https://azure.microsoft.com/blog/new-azure-security-center-and-azure-platform-security-capabilities-2/At Microsoft Ignite we’re sharing the many new capabilities our teams have built to improve security with Azure Security Center and the Azure Platform. We have a long list of new innovations, and this blog provides our general direction and READ MORE
Can you trust your cloud provider? That’s a question being asked a lot of these days, and with the newest version of our popular white paper Trusted Cloud: Microsoft Azure security, privacy, compliance, resiliency, and protected IP we’ve worked to provide you answers.
When we first published Trusted Cloud in 2015, the paper was 13 pages long and covered security, privacy, and compliance. Since then we’ve updated Trusted Cloud several times, and our newest edition stretches to 42 pages and includes new sections on resiliency and intellectual property. We understand 42 pages is a lot, so now we’re also offering Trusted Cloud both as a single paper and as five separate papers.
Security. The updated security section covers the multiple services that make up our defense-in-depth approach to security, including new services like our Security Information and Event Management (SIEM) offering, Azure Sentinel.
Compliance. Azure now offers an industry-leading 92 compliance offerings. We’ve seen tremendous growth in this area since the 21 offerings listed in the original 2015 paper. We’ve also added new services like Azure Blueprints, which provides you with templates to create, deploy, and update fully governed cloud environments to help meet compliance requirements.
One of the best ways to speed up securing your cloud deployments is to focus on the most impactful security best practices. Best practices for securing any service begins with a fundamental understanding of cybersecurity risk and how to manage it. As an Azure customer, you can leverage this understanding by using security recommendations from Microsoft to help guide your risk-based decisions as they’re applied to specific security configuration settings in your environment.
We partnered with the Center for Internet Security (CIS) to create the CIS Microsoft Azure Foundations Benchmark v1. Since that submission, we’ve received good feedback and wanted to share it with the community for comment in a document we call the Azure Security Foundations Benchmark. This benchmark contains recommendations that help improve the security of your applications and data on Azure. The recommendations in this document will go into updating the CIS Microsoft Azure Foundations Benchmark v1, and are anchored on the security best practices defined by the CIS Controls, Version 7.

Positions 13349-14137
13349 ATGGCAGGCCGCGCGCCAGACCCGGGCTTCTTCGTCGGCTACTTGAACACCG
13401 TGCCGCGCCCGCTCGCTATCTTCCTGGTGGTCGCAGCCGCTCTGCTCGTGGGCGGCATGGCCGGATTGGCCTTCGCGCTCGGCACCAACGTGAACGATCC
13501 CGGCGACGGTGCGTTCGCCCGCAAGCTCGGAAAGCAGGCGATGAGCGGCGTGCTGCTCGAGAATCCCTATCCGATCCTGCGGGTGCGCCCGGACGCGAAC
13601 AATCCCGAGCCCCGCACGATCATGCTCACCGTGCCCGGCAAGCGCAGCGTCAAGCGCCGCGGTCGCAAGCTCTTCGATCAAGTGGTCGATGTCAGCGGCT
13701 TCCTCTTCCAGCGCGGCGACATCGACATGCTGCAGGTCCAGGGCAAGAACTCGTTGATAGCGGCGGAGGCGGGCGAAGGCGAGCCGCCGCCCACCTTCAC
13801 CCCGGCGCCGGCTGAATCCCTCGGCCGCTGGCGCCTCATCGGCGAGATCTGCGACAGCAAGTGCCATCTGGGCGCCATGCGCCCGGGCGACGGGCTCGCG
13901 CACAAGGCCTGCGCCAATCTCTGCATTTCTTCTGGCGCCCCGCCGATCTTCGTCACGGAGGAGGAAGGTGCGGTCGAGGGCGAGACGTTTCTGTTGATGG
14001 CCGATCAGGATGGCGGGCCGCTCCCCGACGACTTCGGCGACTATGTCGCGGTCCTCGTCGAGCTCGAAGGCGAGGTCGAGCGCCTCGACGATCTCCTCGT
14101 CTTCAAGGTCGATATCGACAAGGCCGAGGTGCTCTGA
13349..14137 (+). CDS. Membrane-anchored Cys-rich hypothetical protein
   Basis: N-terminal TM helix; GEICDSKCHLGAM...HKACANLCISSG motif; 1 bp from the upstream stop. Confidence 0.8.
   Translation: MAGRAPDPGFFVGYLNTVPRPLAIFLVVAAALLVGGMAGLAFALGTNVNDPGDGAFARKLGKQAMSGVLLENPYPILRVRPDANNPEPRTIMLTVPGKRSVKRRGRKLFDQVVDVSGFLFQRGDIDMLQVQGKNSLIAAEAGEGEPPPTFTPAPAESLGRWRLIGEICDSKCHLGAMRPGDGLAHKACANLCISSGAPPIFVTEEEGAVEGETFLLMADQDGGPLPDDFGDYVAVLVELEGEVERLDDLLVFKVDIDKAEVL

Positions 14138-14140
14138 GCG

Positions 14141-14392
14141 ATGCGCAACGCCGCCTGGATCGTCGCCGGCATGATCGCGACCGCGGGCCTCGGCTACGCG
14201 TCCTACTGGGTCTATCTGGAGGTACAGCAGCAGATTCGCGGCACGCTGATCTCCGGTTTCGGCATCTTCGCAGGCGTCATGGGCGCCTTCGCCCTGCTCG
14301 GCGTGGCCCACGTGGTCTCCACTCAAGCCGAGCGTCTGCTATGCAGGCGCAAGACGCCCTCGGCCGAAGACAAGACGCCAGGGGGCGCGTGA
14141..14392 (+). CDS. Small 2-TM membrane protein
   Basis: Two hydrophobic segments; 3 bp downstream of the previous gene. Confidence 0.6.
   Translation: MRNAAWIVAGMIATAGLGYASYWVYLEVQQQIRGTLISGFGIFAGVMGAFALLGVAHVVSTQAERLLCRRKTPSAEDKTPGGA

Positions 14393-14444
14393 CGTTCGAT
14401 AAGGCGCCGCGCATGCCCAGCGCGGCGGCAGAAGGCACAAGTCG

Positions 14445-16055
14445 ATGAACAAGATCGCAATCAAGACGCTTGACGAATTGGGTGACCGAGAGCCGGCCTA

In addition, these recommendations are or will be integrated into Azure Security Center and their impact will be surfaced in the Azure Security Center Secure Score and the Azure Security Center Compliance Dashboard.
This is the third in a four-part blog series on Designing a great SAP on Azure Architecture.
Robust SAP on Azure Architectures are built on the pillars of security, performance and scalability, availability and recoverability, efficiency and operations.
We covered designing for performance and scalability previously and within this blog we will focus on availability and recoverability.
Designing for availability
Designing for availability ensures that your mission critical SAP applications such as SAP ERP or S/4HANA have high-availability (HA) provisions applied. These HA provisions ensure the application is resilient to both hardware and software failures and that the SAP application uptime is secured to meet your service-level-agreements (SLAs).
Within the links below, you will find a comprehensive overview on Azure virtual machine maintenance versus downtime where unplanned hardware maintenance events, unexpected downtime and planned maintenance events are covered in detail.
From an availability perspective the options you have for deploying SAP on Azure are as follows: